Entertainment briefs - August 1
Docs from Gibney, Burns topline TIFF
TORONTO — Profiles on former theatre mogul Garth Drabinsky, disgraced sprinter Ben Johnson and rapper Snoop Dogg are among the documentaries headed to the Toronto International Film Festival.
Festival programmers announced the documentary slate as well as the Midnight Madness and TIFF Kids selections this morning, touting a diverse array from around the world.
Non-fiction picks include Alex Gibney’s look at the Catholic Church in Mea Maxima Culpa: Silence in the House of God, Ken Burns’ examination of a wrongful conviction in The Central Park Five and Daniel Gordon’s study of Canadian runner Ben Johnson’s scandal-plagued 1988 Olympic win in 9.79.
The Midnight Madness slate includes genre fare boasting star wattage from Abbie Cornish, Colin Farrell, Paul Giamatti, Selena Gomez, Woody Harrelson, Sam Rockwell, Eli Roth, Tom Waits and Christopher Walken.
Meanwhile, kid-friendly flicks include the big-budget animated Hotel Transylvania, about a lavish “five-stake” resort where monsters and their families can live it up without humans to bother them.
The Toronto International Film Festival runs from Sept. 6 to 16.
Gervais to launch Web series
Ricky Gervais wants to teach you English.
The comedian announced Tuesday on his blog that he’s working on a Web series called Learn English with Ricky Gervais. It co-stars Gervais’ frequent collaborator and foil Karl Pilkington.
Though Gervais didn’t describe the series, it can be expected to be more comedic than educational.
The comedian said he had finished the pilot episode and that he would post it online for free. After that, he said he may charge a few dollars from viewers or seek sponsorship. Gervais said he hopes to subtitle the show in “as many languages as possible,” including a Klingon version.
Snoop Dogg becomes Snoop Lion, readies reggae CD
NEW YORK — Snoop Dogg wants you to know that he’s tired of hip-hop, is Bob Marley reincarnated and is embracing reggae instead of the culture of guns he once rapped about.
Also, he’s got a new name: Snoop Lion.
The artist said at a news conference Monday in New York that he was “born again” during a visit to Jamaica in February and is ready to make music that his “kids and grandparents can listen to.”
The former gangster rapper is releasing a reggae album called Reincarnated in the fall. He said that in Jamaica, he connected with Bob Marley’s spirit and is now “Bob Marley reincarnated.”
Bob Marley’s son Rohan attended the conference and gave Snoop his blessing.
“I feel like I’ve always been Rastafarian,” Snoop said of the spiritual Jamaican movement. While there, he said, he visited a temple, was renamed Snoop Lion and was also given the Ethiopian name Berhane, meaning “light of the world.”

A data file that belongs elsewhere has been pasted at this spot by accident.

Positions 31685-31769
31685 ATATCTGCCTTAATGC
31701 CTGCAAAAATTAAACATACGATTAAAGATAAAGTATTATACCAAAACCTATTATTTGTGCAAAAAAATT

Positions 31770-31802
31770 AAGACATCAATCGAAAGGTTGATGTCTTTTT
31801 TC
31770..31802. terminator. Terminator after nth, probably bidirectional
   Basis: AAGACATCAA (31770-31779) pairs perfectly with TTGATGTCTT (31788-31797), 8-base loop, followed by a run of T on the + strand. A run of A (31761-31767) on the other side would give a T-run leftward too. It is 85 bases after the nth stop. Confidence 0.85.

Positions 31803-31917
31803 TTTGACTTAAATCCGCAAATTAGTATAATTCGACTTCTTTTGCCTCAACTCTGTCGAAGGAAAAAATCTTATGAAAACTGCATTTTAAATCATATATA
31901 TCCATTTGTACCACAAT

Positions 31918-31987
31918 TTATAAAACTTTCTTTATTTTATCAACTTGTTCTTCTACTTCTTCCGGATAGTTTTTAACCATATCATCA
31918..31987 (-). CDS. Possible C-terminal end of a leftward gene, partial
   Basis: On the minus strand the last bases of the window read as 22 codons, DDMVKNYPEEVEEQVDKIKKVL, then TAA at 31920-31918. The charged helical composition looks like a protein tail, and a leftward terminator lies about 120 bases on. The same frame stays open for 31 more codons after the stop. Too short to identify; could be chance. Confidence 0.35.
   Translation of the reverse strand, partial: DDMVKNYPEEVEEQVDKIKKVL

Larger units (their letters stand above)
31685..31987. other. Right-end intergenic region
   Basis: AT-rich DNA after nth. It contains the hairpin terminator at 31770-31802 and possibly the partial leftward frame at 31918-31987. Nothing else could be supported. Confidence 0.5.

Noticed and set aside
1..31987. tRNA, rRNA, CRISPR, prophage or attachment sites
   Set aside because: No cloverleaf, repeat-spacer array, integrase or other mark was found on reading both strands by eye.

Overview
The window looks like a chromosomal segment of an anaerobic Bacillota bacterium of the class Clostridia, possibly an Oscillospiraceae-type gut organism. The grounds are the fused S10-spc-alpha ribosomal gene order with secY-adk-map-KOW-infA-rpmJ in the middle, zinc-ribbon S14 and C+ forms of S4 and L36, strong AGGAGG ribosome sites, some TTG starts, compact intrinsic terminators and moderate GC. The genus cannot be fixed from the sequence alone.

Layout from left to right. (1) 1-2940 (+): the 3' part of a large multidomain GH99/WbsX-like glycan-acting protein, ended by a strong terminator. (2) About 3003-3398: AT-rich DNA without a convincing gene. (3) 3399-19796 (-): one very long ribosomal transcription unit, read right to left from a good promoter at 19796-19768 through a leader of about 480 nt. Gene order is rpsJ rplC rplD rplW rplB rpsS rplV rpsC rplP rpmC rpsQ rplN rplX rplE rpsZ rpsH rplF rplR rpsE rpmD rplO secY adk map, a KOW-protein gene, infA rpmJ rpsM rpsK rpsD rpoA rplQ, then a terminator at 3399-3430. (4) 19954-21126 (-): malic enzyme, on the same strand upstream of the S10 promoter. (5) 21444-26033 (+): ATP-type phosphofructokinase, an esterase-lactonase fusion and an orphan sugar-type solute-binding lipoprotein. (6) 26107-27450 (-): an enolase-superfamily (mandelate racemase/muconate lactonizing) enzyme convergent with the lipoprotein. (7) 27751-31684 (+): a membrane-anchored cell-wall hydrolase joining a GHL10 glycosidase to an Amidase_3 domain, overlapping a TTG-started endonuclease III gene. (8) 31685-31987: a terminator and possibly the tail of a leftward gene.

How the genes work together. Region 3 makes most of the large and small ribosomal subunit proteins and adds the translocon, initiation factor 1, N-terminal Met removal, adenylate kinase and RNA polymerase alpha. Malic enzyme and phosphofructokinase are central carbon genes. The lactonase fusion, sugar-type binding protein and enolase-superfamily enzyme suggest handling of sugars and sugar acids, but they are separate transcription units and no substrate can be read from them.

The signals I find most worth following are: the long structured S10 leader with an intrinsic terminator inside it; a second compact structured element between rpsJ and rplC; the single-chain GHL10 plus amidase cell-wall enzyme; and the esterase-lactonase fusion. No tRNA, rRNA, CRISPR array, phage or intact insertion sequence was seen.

Snoop didn’t explain why he was switching from “Dogg” to “Lion,” but it’s likely a reference to the Lion of Judah, a religious symbol popular in Rastafarian and Ethiopian culture.
Later, he played five songs for a small crowd, including one called No Guns Allowed. It features his daughter and includes the lyrics, “No guns allowed in here tonight, we’re going to have a free for all, no fights.”
“It’s so tragic that people are doing stupid things with guns,” he said.
Snoop, best known for hits like Gin and Juice and Drop It Like It’s Hot, is an avid supporter of marijuana rights and has been banned from entering Norway for two years after trying to enter the country with a small amount last month.
He said that in Jamaica, where he stayed for 35 days, he grew closer to his wife, who saw his transition. He added that he’s excited to perform music that his family and children can listen to.
“As a 40-year-old man . . . I’ve got to give them something,” he said. “That’s what you do when you’re wise.”
Snoop Dogg said he’s not completely retiring from hip-hop but is “tired” of the genre because it is no longer challenging.
“Reggae was calling . . . it’s a breath of fresh air,” he said. “Rap isn’t challenging; it’s not appealing.”
The album was produced by Diplo and will feature Snoop singing. It will be released on Vice Records.
The Who fans disappointed by ’79 show cancellation
trade in tickets for concert 33 years later
PROVIDENCE, R.I. — A group of hardcore fans of British rock band The Who will finally redeem tickets for a cancelled 1979 Rhode Island show.
The Who’s 1979 concert in Providence was cancelled by then-Mayor Buddy Cianci, who cited safety concerns after a stampede before a show in Cincinnati, Ohio, killed 11 people. The band hasn’t been to Providence since.
Now, the band plans to end its Quadrophenia tour in February at the same venue where its show was cancelled 33 years ago.
The Dunkin Donuts Center is honouring tickets for that cancelled show. A handful of fans have come forward to trade in their old tickets. They’ll make the trade Tuesday afternoon at the box office.
Any 1979 tickets redeemed will be donated to help raise money for the Special Olympics.
Cuba Gooding Jr. sought on warrant in New Orleans
NEW ORLEANS — New Orleans police say a warrant has been issued for actor Cuba Gooding Jr. after a morning incident at a French Quarter bar.
Police spokeswoman Remi Braden said the warrant issued Tuesday morning was for alleged municipal battery. She was working to confirm details.
Gooding is in New Orleans filming The Butler. His publicist said a statement would be issued later Tuesday.